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You can read all over the internet that millennials are killing the American Dream™, when really, the American dream was killed for us. We were raised to strive for the same goals the generations before us were: college, marriage, home ownership, career success. But what happened to us is college tuition skyrocketed for our generation, and the economy tanked just as we began to enter adulthood.

Now, those of us who weren’t privileged enough to have our parents pay for school are buried in student debt, existing in an economy where the cost of living keeps rising but wages aren’t. We’ve had to take jobs — sometimes multiple jobs — that underpay us just to make sure our bills can get paid. With this heavy weight of debt on us, we are physically and emotionally exhausted, often afraid and, frankly, financially unable to take those traditional “next steps” in our lives due to their costs and potential to get into even more debt.

Many millennials still want to achieve those classic American dream goals, but the question that is always pending is: Am I ready? Here are some ways you can assess if you are ready to start pursuing your goals:


You’ve found that person you love so much that you want to spend the rest of your life with them and declare that love in front of all your friends and family. You might want to leap to that next step into holy matrimony, but are really ready for the long-haul? There are several things to consider.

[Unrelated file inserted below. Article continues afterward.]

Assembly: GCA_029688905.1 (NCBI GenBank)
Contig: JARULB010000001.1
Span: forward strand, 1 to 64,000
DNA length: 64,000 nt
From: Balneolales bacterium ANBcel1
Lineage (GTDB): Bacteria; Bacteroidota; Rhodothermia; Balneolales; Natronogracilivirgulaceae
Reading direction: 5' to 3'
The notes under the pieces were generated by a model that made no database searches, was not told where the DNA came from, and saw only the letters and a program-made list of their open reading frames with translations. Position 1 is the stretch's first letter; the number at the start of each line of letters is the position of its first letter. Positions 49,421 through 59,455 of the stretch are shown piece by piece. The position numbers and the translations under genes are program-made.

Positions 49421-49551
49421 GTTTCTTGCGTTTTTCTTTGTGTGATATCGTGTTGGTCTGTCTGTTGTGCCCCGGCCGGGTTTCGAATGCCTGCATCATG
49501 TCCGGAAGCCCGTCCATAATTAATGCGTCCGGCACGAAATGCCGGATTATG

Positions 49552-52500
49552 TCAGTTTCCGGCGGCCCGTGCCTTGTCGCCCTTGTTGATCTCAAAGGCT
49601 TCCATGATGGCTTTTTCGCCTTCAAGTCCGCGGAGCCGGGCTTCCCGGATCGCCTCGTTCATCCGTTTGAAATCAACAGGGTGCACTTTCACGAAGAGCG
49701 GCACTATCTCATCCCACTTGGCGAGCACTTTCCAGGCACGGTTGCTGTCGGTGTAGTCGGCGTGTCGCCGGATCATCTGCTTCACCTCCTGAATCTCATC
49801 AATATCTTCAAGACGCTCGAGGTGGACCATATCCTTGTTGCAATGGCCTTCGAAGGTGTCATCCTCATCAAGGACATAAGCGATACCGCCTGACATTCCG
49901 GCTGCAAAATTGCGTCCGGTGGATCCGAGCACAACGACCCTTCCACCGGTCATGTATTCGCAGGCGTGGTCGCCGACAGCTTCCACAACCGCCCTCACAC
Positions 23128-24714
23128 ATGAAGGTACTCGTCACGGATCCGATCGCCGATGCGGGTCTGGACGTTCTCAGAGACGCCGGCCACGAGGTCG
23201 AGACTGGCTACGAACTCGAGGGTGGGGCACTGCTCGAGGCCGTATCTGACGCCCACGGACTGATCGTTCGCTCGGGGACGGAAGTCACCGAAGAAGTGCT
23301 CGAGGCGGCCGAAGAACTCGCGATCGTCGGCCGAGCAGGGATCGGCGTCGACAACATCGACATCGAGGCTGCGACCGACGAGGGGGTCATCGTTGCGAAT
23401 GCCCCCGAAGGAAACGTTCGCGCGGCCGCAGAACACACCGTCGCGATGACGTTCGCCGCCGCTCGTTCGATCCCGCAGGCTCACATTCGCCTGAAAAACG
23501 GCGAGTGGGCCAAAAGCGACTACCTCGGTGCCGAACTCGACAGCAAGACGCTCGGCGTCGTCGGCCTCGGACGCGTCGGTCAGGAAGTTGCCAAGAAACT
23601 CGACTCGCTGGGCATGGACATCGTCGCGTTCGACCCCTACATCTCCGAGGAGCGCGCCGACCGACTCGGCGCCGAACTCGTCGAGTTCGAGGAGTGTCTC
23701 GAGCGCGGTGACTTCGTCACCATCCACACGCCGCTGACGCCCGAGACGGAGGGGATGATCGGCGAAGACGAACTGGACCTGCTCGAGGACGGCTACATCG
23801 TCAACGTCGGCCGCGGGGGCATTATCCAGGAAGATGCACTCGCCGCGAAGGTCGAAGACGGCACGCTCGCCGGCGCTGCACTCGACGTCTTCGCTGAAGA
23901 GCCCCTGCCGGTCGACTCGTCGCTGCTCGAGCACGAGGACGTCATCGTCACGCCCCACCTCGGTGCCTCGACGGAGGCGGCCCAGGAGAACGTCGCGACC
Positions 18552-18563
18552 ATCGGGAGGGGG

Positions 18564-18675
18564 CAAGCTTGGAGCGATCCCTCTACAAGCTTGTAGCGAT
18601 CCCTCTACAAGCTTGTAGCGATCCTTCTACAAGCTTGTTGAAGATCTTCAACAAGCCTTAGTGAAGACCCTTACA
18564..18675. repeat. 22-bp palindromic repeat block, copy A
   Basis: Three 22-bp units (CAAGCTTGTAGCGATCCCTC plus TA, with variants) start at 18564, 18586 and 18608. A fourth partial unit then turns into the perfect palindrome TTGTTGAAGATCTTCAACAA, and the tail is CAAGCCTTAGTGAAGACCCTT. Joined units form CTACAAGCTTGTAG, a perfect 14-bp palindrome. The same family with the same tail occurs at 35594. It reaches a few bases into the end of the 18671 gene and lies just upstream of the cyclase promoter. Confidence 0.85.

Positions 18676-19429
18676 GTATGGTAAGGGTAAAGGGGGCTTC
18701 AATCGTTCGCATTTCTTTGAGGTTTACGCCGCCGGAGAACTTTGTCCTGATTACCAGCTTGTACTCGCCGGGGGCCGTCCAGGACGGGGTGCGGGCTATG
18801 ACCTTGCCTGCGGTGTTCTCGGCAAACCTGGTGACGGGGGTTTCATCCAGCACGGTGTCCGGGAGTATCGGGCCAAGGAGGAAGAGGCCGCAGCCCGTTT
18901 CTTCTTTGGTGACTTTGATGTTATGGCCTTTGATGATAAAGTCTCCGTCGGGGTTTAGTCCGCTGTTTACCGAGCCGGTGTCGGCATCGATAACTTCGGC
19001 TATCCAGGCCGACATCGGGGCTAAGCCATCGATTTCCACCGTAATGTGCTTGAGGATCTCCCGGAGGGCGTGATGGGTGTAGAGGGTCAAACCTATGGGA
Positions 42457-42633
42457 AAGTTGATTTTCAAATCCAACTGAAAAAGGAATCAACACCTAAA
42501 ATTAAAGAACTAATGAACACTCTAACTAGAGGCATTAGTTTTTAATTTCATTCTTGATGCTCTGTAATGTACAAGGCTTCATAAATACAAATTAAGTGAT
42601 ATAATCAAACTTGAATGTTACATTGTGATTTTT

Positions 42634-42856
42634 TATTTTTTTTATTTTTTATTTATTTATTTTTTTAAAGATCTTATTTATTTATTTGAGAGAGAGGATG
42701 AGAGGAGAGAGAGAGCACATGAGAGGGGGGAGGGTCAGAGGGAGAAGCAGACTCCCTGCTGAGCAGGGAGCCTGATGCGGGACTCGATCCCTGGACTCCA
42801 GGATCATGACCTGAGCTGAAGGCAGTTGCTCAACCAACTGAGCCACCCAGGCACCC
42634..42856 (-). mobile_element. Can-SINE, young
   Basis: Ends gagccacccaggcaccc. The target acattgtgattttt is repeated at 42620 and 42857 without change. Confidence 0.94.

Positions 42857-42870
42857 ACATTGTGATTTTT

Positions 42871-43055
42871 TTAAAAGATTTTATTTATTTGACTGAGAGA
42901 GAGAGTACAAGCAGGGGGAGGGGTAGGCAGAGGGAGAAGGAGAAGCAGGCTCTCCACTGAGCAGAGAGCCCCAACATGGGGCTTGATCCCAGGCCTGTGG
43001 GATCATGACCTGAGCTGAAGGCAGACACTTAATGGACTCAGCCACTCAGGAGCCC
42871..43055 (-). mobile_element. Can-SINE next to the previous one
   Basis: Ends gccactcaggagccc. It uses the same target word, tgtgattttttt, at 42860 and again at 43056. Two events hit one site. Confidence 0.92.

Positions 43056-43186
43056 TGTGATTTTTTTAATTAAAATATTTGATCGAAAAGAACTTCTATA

Some really important things to discuss are what each other’s long-term goals are. What are your priorities? Does one (or both) of you want to pursue your career, ready to move in the name of career advancement at the drop of a hat? Does one of you want to stay settled and build a life in one place? How do you feel about starting a family? The topic of children is one that is often a deal breaker — and should be — for deciding on marriage. It’s not fair to guilt one partner into having children if they don’t want to, or to deny one who wants nothing more than to be a parent that chance to have a child. Creating and raising a human is not something you just get to try out and see if you like it; it’s a life-long decision, and if one of you feels very strongly either way, it could mean it wasn’t meant to be.